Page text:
The Telling Takes Us Home

A Celebration of American Family Stories

1  Bebs Chorak / The Tea Party

This funny story about a most unusual pre-wedding party on a remote island in South Carolina is told by Bebs Chorak.

2  James Farris / The Smartest Man I Ever Knew

When I first met James Farris, he was serving as a juvenile judge in Beaumont, Texas. Here are two short stories that I culled from a longer interview in which Judge Farris talked about his family and his memories of his father.

3  Maria Gillan / The Yearbook

Maira Mazziotti Gillan is an award-winning poet and the founding director of the Paterson Poetry Center in Paterson, New Jersey, the city where I did most of my growing up. Paterson was, and continues to be, a community of immigrants, a place people come to hoping to improve their lot in life. Here Maria talks about her Italian-born mother and her enthusiasm for this experiment we call America.

Stan Miller was the principal of the elementary school that my daughter Emily attended from 1st  grade to 3rd grade. Stan had a slew of great family stories and this one is about what turned out to be a fortunate mistake.

4  Stan Miller / The Reunion

Les Purce is an African-American who grew up in Pocatello, Idaho. When I met Les and recorded his family stories, he was serving as president of the Evergreen State College in Olympia, Washington. Here he tells a story about a fortune teller who helped his grandmother Birdie prepare for what Fate had in store for her.

5  Les Purce / The Fortune Teller

This remarkable story is told by Beth Goodwin who I met and recorded when I visited Nelson County, Virginia, in 2001. It is a story about a deadly disease and the determination to find a cure for a loved one.

6  Beth Goodwin / Do Whatever It Takes

The citizens of the United States have never felt the need for straight talk and bold action from our political leaders as keenly as we do now. This story is told by a son about his father. The teller, Richard Bausch, is a writer who I interviewed when we were both presenters at the Virginia Festival of the Book in Charlottesville, Virginia, in 2001.

7  Richard Bausch / My Dad the Car Salesman

8  Laurie Lewis / The Light

This story is told by award-winning songwriter Laurie Lewis and concerns her efforts to write a song about her grandmother.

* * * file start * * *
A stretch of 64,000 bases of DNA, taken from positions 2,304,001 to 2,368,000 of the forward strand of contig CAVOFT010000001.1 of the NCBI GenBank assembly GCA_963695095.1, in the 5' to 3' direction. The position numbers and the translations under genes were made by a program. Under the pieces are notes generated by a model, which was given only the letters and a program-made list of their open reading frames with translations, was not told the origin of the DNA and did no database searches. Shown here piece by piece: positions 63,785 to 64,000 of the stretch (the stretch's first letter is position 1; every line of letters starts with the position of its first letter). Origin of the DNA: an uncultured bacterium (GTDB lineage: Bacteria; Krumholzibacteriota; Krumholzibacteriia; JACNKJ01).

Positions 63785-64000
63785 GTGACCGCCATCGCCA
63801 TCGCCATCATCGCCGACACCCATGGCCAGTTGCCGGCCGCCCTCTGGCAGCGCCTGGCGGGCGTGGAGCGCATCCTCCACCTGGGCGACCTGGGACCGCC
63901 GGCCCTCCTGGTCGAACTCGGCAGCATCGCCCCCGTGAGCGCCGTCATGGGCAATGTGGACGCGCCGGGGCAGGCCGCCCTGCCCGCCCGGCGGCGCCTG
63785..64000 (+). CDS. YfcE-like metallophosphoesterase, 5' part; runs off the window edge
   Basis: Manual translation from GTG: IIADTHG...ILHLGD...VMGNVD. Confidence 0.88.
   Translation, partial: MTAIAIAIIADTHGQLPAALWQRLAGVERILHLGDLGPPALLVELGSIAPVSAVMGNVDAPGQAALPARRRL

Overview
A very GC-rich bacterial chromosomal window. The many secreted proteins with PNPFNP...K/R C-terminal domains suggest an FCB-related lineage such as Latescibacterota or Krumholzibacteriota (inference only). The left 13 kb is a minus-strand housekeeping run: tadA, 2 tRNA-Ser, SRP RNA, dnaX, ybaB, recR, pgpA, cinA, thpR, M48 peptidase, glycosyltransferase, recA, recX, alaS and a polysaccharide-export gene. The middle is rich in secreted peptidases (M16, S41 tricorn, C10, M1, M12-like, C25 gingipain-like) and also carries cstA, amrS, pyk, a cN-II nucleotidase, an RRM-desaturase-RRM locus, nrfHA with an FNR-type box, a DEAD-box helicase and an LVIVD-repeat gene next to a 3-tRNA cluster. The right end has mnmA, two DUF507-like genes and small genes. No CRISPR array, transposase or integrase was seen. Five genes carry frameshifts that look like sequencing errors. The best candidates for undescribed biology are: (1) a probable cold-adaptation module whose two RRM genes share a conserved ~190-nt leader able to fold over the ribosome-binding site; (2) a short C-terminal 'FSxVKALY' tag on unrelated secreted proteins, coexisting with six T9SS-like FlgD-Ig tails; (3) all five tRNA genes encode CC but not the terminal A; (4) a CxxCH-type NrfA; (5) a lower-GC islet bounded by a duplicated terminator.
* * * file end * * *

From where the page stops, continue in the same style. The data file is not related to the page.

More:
9  Pete Seeger / I Have a Rendezvous With Death

10  Robert Butcher / Far Too Many Chickens

Robert Butcher was born and raised in Gilmer County, West Virginia. He tells a story about how his father's efforts to save a little money during the Great Depression caused far more trouble than it was worth.

The late Pete Seeger tells this story about his uncle who volunteered to fight for the French Army in the early years of WWI. He was a poet and wrote a poem that both captured the essence of that terrible conflict and foretold his own death.

11  Jo Lakota / The New Coat

Jo Lakota grew up in Peoria, Illinois. Both her parents were American Indian and she tells a story about her father and the powerful lesson he taught her about generosity.

12  Jim Hightower / Aunt Yula

Jim Hightower is a political commentator and former secretary of agriculture for the state of Texas. He grew up in the "Lone Star State" and has fond memories of visiting his aunt and uncle when he was young.

13  Izzy Martin / Get Me to the Chuch on Time

Izzy Martin tells the story of her parents' rather remarkable courtship and marriage during WWII. Izzy was serving as one of the county commissioners of Nevada County, California, when she agreed to record this story for me.

14  Olga Andreyev Carlisle / The Prison Storyteller

A noted author who grew up in a Russia family, Olga talks about how her grandfather became the chief rival of Lenin and the Bolsheviks following the revolution in 1917. As a result her grandmother spent time in prison where she entertained the other women prisoners with her stories.

Single Stories

15  James Houston / Thoughts on the Importance of Family Stories

Maybe you have considered writing down your family stories But then think that nobody will publish your stories, so why bother. As a writer myself, I find the act of writing deeply satisfying whether I believe that what I am writing will get published or not. It’s a journey, the writing, a great way to develop the reflective powers of my brain and mind. James Houston was a writer who died in 2009. He was also my friend. His fiction and non-fiction books chronicled the history of the West and the Pacific Rim. When I was going around recording people telling their family stories I asked him to share his thoughts on the subject of family stories and why we sometimes feel compelled to tell them. So take his advice and start writing.